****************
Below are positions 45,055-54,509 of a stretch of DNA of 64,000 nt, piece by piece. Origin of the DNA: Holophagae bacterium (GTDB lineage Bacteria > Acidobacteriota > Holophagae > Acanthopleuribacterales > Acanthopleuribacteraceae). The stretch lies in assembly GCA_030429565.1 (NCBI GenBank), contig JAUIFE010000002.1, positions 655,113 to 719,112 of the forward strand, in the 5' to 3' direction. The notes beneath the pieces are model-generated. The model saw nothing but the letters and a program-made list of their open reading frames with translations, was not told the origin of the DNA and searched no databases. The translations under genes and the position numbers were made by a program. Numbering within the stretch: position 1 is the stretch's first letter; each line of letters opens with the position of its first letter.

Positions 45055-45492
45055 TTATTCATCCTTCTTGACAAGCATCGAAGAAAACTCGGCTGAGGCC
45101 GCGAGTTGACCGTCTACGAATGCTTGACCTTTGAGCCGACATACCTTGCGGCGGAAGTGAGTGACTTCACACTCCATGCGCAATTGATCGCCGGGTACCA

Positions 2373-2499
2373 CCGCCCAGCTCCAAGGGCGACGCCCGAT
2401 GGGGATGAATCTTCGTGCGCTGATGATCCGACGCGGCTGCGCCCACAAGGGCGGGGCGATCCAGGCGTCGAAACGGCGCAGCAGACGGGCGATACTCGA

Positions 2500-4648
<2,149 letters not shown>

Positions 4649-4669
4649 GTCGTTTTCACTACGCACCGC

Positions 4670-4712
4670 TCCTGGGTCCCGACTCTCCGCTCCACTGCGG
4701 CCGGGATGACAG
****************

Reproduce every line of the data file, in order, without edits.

Below are positions 45,055-54,509 of a stretch of DNA of 64,000 nt, piece by piece. Origin of the DNA: Holophagae bacterium (GTDB lineage Bacteria > Acidobacteriota > Holophagae > Acanthopleuribacterales > Acanthopleuribacteraceae). The stretch lies in assembly GCA_030429565.1 (NCBI GenBank), contig JAUIFE010000002.1, positions 655,113 to 719,112 of the forward strand, in the 5' to 3' direction. The notes beneath the pieces are model-generated. The model saw nothing but the letters and a program-made list of their open reading frames with translations, was not told the origin of the DNA and searched no databases. The translations under genes and the position numbers were made by a program. Numbering within the stretch: position 1 is the stretch's first letter; each line of letters opens with the position of its first letter.

Positions 45055-45492
45055 TTATTCATCCTTCTTGACAAGCATCGAAGAAAACTCGGCTGAGGCC
45101 GCGAGTTGACCGTCTACGAATGCTTGACCTTTGAGCCGACATACCTTGCGGCGGAAGTGAGTGACTTCACACTCCATGCGCAATTGATCGCCGGGTACCA

Positions 2373-2499
2373 CCGCCCAGCTCCAAGGGCGACGCCCGAT
2401 GGGGATGAATCTTCGTGCGCTGATGATCCGACGCGGCTGCGCCCACAAGGGCGGGGCGATCCAGGCGTCGAAACGGCGCAGCAGACGGGCGATACTCGA

Positions 2500-4648
<2,149 letters not shown>

Positions 4649-4669
4649 GTCGTTTTCACTACGCACCGC

Positions 4670-4712
4670 TCCTGGGTCCCGACTCTCCGCTCCACTGCGG
4701 CCGGGATGACAG